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In this blog, there will be a variety of material: thoughts on Bible books, book reviews, historical characters, aspects of Scottish church history and other things.

Monday, 30 December 2013

Suffering for the faith (Philippians 1:27-30)

Paul warns the Philippians that they may face problems, although if the reason for the troubles is their unity then they are not to fear what difficulties they may have.

What happens when the world meets a united church that is prepared to suffer for Christ? Paul tells us in verse 28: ‘This is a clear sign to them of their destruction, but of your salvation, and that from God.’ The apostle says that the persecutors will become aware of their future punishment and that the believers will receive assurance from God about their own salvation. Perhaps the Christians in Philippi had misread adverse providences and had concluded that God was against them. Paul points out to them that it is otherwise.

Sometimes those who persecute believers will be affected by the united perseverance of the Christians. They will see their resolve and conclude that there is a supernatural strength among these believers. The Philippians had their own example of the effect of right response to suffering in the conversion of the Philippian jailor who had witnessed the example of Paul and Silas. That cruel man had shown spiteful cruelty to Paul and Silas when they were imprisoned by the authorities. He observed their harmony and delight in God, and his observation of their behaviour led him to conclude that they knew how he could be saved from judgement. When believers are united to one another in a clear and public way, God uses their witness to convict their persecutors of their sins.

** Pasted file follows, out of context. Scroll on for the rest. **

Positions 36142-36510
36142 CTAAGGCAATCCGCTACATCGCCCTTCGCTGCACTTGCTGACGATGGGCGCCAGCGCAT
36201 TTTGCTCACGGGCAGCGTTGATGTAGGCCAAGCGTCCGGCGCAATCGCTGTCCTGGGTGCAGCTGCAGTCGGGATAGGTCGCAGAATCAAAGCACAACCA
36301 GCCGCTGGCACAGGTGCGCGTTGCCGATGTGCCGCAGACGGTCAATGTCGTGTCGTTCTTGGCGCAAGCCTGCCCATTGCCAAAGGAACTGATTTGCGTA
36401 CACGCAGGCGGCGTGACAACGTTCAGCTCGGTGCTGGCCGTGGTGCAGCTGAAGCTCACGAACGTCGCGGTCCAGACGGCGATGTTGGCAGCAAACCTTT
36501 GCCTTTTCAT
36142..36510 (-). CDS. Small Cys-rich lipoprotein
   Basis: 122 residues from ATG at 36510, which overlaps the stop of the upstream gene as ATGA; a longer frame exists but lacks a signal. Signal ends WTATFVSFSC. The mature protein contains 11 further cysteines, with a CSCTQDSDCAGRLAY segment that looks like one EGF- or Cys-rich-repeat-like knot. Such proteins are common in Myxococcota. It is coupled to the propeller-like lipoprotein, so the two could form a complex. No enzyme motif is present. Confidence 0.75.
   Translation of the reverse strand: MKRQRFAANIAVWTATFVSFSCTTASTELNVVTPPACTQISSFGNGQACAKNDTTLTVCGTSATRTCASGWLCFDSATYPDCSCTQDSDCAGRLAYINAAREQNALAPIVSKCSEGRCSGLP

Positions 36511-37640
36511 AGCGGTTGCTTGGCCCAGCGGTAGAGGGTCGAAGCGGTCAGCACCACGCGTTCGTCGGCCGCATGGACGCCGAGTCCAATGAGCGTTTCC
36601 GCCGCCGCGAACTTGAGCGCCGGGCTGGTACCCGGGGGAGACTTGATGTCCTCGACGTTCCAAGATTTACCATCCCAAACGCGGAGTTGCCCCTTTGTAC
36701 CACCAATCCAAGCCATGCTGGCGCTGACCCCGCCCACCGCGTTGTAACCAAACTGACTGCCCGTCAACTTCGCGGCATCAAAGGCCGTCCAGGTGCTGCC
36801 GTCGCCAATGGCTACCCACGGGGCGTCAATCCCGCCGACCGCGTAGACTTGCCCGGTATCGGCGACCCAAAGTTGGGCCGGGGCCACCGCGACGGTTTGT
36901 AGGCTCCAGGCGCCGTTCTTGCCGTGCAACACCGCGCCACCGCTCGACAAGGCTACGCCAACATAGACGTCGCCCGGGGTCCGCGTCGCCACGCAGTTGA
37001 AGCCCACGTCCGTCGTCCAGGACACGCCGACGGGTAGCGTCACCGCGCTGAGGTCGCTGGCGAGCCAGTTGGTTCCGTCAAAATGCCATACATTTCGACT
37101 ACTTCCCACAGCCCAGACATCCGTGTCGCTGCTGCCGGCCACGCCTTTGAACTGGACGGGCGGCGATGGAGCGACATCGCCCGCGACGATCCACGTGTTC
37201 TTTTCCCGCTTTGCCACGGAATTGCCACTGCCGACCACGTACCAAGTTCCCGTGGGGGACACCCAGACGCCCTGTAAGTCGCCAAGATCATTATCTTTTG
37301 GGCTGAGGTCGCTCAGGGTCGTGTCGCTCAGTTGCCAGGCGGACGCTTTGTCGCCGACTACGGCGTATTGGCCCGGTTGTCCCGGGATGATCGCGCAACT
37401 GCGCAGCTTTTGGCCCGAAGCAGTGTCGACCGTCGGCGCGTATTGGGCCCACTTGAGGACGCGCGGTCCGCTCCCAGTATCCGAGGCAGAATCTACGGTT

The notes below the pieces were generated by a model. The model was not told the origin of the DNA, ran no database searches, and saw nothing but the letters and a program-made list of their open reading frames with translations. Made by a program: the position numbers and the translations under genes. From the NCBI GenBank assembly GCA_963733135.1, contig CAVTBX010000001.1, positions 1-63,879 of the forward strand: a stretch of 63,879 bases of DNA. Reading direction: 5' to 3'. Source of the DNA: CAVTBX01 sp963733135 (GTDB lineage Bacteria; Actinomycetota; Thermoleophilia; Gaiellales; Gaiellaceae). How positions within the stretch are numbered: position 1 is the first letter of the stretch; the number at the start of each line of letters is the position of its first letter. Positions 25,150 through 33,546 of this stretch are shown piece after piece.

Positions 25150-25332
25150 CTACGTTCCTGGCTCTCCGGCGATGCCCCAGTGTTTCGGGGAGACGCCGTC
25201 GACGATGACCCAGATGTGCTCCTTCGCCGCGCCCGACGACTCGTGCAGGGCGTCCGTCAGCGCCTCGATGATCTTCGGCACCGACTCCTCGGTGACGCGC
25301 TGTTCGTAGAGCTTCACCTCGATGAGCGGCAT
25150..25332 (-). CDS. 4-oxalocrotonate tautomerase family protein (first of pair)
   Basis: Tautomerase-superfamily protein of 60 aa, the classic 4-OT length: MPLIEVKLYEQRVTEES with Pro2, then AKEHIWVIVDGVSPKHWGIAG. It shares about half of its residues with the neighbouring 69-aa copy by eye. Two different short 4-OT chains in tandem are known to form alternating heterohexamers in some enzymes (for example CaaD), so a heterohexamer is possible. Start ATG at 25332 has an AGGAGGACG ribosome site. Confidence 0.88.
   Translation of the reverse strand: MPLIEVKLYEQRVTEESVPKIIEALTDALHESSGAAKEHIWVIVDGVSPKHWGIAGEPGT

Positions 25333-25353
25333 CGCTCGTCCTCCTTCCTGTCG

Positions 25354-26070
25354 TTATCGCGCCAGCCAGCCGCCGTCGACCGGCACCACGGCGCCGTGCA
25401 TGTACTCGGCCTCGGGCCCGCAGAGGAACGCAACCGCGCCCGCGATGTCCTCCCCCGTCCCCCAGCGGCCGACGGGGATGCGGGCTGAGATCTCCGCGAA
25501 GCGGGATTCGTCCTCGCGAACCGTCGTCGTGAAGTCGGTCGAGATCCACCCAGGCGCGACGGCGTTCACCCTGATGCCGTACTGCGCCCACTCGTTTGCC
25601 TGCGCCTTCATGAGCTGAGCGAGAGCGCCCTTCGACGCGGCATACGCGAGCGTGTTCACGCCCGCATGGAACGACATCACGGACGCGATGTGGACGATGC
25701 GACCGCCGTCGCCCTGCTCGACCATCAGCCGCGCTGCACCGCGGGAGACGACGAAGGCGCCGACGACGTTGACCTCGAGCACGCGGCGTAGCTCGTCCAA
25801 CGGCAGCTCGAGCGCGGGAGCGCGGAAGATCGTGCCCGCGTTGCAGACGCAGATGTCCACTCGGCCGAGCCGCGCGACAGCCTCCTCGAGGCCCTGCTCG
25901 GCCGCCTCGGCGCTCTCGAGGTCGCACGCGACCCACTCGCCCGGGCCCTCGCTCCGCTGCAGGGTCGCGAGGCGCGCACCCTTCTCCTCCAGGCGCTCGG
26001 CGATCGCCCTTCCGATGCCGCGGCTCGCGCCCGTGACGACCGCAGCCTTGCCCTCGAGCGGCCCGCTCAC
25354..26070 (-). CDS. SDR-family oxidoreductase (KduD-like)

Regarding the other consequence of the assurance of believers being increased, we can accept this more easily because we are familiar with the assurance that many believers have had when they suffered for the faith. Church history abounds with the stories of multitudes of saints who were enabled to testify to Christ in the midst of terrible and cruel sufferings. Supernatural help was supplied from heaven in order to enable their faithful witness. Yet the key to their witness was often their unity and harmony with other believers.

An increase of assurance could occur as the Philippian believers observed the grace in their lives as they responded in a Christ-like manner to the opposition. They would deduce that God had indeed changed them. So they would be aware of the presence of God with them as they persevered in their service for him.

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